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Reviews » Blu-ray Reviews » True Blood: The Complete Second Season (Blu-ray)
True Blood: The Complete Second Season (Blu-ray)
HBO // Unrated // May 25, 2010 // Region A
List Price: $79.98 [Buy now and save at Amazon]
Review by John Sinnott | posted May 13, 2010 | E-mail the Author
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C O N T E N T
V I D E O
A U D I O
E X T R A S
R E P L A Y
A D V I C E
Highly Recommended
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The Series:
 
HBO has yet another hit on its hands.  The first season of True Blood was an excellent look at a world, particularly the deep south of the US, where vampires existed.  Filled with sex, horror, and an interesting mystery, the show hit all the right notes.  The second season premiered on June 14, 2009 and was had the highest ratings on any HBO presentation since the final episode of the Sopranos.  Now those people who don't spring for the pay network (myself included) who wanted to see what's going to happen next in Bon Temps, LA have to wait no longer. HBO will release True Blood: Season Two on Blu-ray and DVD on May 25th of this year. It's arriving not a moment too soon.
 
Series background:
 
Due to the invention of artificial blood, vampires have now come 'out of the coffin' and revealed their existence to humanity.  Since they no longer need to feed on humans, they want to be productive members of society... or so they say.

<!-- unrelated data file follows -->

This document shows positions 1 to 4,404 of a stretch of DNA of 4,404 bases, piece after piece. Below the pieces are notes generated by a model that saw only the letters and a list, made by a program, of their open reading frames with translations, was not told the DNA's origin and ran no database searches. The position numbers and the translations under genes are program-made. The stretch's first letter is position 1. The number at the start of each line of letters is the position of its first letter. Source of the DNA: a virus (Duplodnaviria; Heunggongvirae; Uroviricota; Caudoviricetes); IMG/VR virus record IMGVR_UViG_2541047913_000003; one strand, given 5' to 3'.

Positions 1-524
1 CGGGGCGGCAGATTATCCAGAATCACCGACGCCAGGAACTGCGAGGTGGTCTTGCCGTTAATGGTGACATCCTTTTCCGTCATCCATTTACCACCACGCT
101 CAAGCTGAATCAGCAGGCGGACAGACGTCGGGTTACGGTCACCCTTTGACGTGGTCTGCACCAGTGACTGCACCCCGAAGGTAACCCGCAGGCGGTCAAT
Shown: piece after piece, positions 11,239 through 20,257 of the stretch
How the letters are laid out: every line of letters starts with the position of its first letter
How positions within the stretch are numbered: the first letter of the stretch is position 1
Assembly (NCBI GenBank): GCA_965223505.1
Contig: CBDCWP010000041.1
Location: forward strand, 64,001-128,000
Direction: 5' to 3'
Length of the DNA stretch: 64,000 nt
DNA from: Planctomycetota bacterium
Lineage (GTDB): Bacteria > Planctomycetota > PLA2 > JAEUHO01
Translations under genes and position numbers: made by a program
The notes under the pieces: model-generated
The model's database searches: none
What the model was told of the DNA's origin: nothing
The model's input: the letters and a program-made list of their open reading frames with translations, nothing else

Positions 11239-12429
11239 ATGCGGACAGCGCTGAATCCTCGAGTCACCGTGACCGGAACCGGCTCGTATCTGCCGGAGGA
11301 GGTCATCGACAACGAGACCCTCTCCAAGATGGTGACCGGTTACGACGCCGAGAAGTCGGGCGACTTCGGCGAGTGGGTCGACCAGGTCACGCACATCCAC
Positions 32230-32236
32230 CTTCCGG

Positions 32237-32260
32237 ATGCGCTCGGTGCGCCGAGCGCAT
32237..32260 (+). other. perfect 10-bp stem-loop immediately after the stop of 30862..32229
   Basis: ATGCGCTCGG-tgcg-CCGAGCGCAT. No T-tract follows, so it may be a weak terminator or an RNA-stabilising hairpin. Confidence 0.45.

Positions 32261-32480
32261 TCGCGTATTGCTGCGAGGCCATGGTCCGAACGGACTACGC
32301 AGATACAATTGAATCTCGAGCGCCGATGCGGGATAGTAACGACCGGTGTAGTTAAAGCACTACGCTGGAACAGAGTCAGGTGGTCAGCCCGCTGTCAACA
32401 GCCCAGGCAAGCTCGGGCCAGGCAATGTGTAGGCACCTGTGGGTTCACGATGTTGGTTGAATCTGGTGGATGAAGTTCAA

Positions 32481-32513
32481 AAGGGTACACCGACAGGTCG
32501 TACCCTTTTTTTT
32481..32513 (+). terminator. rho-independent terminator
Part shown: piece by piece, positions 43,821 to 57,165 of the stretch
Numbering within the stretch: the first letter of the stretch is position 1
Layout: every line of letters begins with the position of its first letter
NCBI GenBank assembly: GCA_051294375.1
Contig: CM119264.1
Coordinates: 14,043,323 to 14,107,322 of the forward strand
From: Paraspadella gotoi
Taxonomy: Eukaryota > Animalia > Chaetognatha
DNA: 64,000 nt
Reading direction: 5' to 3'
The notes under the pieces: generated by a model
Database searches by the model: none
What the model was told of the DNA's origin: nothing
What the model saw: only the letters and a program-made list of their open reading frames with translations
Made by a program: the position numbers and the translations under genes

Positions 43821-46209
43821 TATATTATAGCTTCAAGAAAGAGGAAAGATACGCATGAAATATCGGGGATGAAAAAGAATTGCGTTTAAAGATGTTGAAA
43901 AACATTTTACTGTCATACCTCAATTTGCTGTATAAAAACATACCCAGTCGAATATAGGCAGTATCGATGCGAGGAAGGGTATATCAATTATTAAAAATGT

The politics surrounding vampires doesn't really concern Sookie Stackhouse however.  Being a waitress at a restaurant/bar in the small town of Bon Temps, Louisiana, she's never even seen a vampire.  She has problems of her own, including the fact that she's a 25 year old virgin who's never had a boyfriend.  That's because Sookie has a special ability:  she can hear other people's thoughts, whether she wants to or not.  It's hard for her to get past the first date when she knows the boy across the table from her is wondering how far he'll get that night.
 
That changes when Bill walks into the restaurant one evening.  A ruggedly handsome and extremely genteel man who is new to town, Bill is the one person who Sookie can't 'hear'.  That's because he's a vampire, 'killed' during the civil war he's come to reclaim his family's house and land, abandoned since his last living relative passed away with no heirs. 
 
Sookie and Bill grow close, and in the first season they investigate a series of murders that has terrified the sleepy little town.  Most people thought that Sookie's brother, Jason, was the killer, but it turns out they were wrong.
 
Season Two:
 
Naturally not everyone likes vampires, especially the Religious Right.  That's examined in more detail this season as Jason Stackhouse becomes embroiled in a Christian sect, the Fellowship of the Sun.  While he's traveled off to Texas to a 'leadership conference' that will teach him anti-vampire rhetoric (unbeknownst to his sister), Sookie and Bill become entangled in a problem of their own. 
 
It seems that a very ancient and powerful vampire, Godric, has disappeared.  He's the Sherrif of a large area of the country, based in Dallas, and the vampires need Sookie's unique ability to help track down their missing leader.  Unfortunately this sets both siblings on paths that will soon cross.
 
The second major plot line this season revolves around Maryanne, the rich woman who showed up in Bon Temps last season and invited Sookie's best friend, Tara, to live with her rent free.  It was a good tome for Tara to find someone to take care of her, since she was going through a rough patch.  In Maryanne's lush house, Tara has gourmet meals, servants to clean up after her, and a hunky sweet guy who happens to be staying there too and takes a shine to the young girl.  But Maryanne isn't who she seems to be, and her presence in the town starts to cause unrest.  Seemingly innocent things start happening at first, but they soon spiral out of control.